The Federal Reserve’s recent undermining of the Volcker Rule brings depositors closer than ever to a Cyprus-style “bail-in” in another 2008 crash. And all signs indicate another is on the way. This time, however, many U.S. banks may confiscate deposits to stay solvent because the Dodd-Frank law bars them from touching taxpayers’ monies. Indeed, most major banks have been planning the “bail-in” tactic ever since Dodd-Frank. 


What’s likely to happen to depositors’ money in a major commercial bank in another 2008 crash? And for months, financial pundits and experts such as William Cohen have been warning an even bigger one is on its way because nothing has essentially changed.  If it’s one of those giant too-big-to-fail types that caused that global catastrophe, chances are they’ve been planning what’s called a “bail-in” system to seize depositors’ money—temporarily, of course. But whether depositors want to withdraw $50 from the ATM for the weekend, write a cheque at the supermarket, or cash in a CD, they’ll be shut out by their banks.

And when the furious confront those banks, they’ll be told it’s an emergency and, until Monday, would they like to start procedures with the FDIC for a refund? Or accept the bank’s IOU (stocks) immediatelyfor it? (With a failing bank, stocks (aka “equities”) would be as worthless as a Confederate dollar after Appomattox.)

Forget joining fellow depositors armed with baseball bats and AK-16s to storm the banks and retrieve money on Monday. Banks will be closed. Probably ringed by paddy wagons and well-armed police with state-of-the-art equipment to handle any “disturbance.”

Worse, depositors relying on the FDIC (Federal Deposit Insurance Corporation), banking’s insurer since 1933 to protect their money, probably will get none in these times. Although the law permits it to borrow $100 billion from the Treasury in an economic crisis—and face taxpayer rage once again—at the end of March, the fund had $56 billion in its coffers. It’s also expected to cover deposits of at least $26 billion from both domestic and foreign customers, but also derivatives that were at $550 trillion by February.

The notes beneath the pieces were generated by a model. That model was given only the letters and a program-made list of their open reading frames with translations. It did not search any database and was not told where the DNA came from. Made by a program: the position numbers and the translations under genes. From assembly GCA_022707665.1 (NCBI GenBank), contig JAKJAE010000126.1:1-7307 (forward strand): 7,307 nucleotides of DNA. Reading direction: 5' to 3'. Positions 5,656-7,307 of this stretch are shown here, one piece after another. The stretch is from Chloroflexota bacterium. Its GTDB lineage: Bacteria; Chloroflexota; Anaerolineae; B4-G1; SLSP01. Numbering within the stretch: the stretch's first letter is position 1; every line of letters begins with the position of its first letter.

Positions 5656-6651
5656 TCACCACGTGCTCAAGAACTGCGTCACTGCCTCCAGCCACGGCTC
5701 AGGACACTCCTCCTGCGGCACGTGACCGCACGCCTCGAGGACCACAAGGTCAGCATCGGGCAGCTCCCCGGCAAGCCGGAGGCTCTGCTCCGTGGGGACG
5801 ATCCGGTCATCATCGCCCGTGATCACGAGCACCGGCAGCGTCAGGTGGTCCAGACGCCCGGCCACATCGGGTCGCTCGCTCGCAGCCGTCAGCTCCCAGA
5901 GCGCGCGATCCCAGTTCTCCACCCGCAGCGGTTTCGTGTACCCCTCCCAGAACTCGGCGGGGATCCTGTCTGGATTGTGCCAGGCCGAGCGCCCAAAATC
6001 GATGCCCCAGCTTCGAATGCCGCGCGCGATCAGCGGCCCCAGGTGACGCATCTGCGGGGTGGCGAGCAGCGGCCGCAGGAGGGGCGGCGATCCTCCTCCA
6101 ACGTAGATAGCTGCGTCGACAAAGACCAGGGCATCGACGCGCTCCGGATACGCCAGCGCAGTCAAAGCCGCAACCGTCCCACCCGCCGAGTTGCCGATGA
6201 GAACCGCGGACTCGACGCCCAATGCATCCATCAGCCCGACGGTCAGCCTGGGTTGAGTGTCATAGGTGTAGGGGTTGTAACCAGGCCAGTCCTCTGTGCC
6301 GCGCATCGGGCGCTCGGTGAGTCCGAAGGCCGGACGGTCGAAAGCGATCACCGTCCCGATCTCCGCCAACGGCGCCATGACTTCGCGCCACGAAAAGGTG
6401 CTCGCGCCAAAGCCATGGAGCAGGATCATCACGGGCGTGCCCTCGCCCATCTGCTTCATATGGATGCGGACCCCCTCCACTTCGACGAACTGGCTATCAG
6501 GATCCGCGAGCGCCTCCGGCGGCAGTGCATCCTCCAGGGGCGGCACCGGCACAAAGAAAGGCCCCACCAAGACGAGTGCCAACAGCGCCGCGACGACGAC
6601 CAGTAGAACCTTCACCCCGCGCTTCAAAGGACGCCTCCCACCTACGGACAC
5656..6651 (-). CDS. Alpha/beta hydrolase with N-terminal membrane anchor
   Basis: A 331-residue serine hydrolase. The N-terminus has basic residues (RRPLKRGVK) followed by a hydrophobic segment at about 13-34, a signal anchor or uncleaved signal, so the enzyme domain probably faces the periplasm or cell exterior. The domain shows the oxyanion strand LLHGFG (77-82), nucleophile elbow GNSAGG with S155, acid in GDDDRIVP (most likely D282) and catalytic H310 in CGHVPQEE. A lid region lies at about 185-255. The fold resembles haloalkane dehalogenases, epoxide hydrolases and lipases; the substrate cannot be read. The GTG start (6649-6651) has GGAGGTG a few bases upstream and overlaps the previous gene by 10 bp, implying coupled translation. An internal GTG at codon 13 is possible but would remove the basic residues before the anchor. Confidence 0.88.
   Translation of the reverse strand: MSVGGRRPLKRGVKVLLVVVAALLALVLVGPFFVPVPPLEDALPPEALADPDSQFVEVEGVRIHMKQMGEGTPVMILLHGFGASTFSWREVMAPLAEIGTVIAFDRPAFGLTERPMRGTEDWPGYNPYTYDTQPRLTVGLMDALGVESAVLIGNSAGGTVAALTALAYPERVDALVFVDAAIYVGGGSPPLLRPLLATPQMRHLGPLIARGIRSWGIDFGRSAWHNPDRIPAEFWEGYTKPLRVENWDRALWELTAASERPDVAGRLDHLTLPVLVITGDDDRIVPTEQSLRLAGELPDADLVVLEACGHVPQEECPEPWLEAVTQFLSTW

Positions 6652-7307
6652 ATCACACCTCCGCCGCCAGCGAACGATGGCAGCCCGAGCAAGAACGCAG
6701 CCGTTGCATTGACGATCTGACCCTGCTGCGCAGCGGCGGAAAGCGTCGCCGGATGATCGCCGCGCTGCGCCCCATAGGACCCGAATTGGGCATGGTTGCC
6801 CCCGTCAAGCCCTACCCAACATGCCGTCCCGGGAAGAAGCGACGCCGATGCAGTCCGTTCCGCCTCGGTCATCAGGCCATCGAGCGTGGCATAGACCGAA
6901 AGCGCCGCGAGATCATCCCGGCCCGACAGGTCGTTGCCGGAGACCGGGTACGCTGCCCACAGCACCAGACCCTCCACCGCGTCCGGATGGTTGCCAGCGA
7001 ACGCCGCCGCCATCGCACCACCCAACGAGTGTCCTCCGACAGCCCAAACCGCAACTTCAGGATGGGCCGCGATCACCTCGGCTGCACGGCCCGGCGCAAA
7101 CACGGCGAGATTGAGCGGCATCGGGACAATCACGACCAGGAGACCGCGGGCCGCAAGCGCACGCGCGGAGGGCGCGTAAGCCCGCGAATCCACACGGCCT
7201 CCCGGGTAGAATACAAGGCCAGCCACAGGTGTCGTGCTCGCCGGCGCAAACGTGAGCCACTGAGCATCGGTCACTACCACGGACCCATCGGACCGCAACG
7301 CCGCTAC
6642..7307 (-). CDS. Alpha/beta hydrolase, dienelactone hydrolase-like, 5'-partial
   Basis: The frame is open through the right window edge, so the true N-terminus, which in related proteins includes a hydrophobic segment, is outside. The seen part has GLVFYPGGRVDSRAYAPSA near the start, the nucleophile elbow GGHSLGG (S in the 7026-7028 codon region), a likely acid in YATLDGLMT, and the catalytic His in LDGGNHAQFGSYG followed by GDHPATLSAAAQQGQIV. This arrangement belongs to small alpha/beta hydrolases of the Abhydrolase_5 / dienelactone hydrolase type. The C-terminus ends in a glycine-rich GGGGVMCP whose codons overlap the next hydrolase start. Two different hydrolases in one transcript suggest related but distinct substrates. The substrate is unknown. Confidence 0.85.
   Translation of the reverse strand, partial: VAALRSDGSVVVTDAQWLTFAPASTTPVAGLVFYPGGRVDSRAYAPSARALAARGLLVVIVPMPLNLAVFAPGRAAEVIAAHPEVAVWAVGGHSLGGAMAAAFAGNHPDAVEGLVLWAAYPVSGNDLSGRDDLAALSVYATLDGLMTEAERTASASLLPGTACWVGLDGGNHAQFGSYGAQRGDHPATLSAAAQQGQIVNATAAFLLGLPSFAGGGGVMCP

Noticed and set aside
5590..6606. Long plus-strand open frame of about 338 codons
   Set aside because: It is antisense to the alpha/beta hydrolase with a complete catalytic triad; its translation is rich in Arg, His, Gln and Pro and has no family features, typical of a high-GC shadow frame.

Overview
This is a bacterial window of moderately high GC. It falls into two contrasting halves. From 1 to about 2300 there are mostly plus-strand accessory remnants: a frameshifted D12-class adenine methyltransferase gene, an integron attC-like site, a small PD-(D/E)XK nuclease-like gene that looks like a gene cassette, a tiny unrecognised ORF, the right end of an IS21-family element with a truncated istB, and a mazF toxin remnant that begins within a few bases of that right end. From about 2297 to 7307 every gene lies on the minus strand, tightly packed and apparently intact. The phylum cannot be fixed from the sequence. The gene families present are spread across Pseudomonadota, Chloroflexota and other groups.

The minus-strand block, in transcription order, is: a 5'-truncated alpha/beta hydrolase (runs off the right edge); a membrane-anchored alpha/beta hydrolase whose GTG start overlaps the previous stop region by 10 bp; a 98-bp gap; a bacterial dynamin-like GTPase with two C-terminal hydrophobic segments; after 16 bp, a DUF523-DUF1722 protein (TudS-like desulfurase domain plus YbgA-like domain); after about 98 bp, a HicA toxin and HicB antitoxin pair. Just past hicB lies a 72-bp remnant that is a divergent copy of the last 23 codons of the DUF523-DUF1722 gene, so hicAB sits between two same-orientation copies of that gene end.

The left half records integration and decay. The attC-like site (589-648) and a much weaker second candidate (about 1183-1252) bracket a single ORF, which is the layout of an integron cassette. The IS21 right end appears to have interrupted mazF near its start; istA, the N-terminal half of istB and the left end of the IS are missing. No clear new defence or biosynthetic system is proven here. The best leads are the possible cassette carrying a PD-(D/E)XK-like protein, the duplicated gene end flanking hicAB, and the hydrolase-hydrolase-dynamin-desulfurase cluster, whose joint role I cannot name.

But the new bank bill (S. 2155), also known as the “bank lobbyists’ bill”, just signed into law by president Trump says stress tests now would be “periodic” and not required for banks holding less than $100 billion.

As financial writer Dean Baker described the bill:

[It] rolls back major provisions of the Dodd-Frank financial regulations of 2010, allowing banks to engage in riskier investment strategies and to hide discriminatory practices.

Written to protect bank customers after the 2008 crash, the Dodd-FrankWall Street Reform and Consumer Protection Act was designed

To promote the financial stability of the United States by improving accountability and transparency in the financial system, to end “too big to fail” [banks], to protect the American taxpayer by ending bailouts, to protect consumers from abusive financial services practices, and for other purposes.

In other words, in a financial collapse serious enough to cause Great Depression II, banksare forbidden to use taxpayer revenues resting in the Treasury’s vaults because of public rage in 2009 over making $700 billion of their tax monies available to banks.

Banks were then required by the FDIC and the Federal Reserve Board to hold enough money in their vaults to cover a sudden major shortage. It was guaranteed and enforced by annual and semi-annual stress-test monitoring for solvency in a financial crisis to prevent another “2008.”

But banks grew restive about the expensive and onerous time and energy spent to comply in the years since, to say nothing about being hamstrung in investments—particularly derivatives. And so such protection was significantly compromised a few days ago by the Federal Reserve Board after “intensive pressure” by the banking lobby.

It voted unanimously to “loosen restrictions on high-risk trading (aka derivatives)” by the nation’s major banks. This involves speculation. Banks were forbidden to use depositors’ money under Dodd-Frank law (DFA). But as the Fed’s chairman defended this dangerous step: “Our goal is to replace overly complex and inefficient requirements with a more streamlined set of requirements.”

The FDIC, and four other regulatory agencies will have to approve the change by fall and will take public commentin the next 60 days.

That’s the scenario planned for depositors by the banking industry on how to handle “the next one.” It makes a bail-in possible with depositors’ money.

A little history on the bail-in is in order.

This tactic was first mentioned internationally in a 2010 report to the G-20 nations as a method to prevent bank insolvency. Because the U.S. is part of the G-20, it opened the vista of subverting DFA by any creative means, plainly the practicality of immediately seizing depositors’ funds in a crash and getting away with it.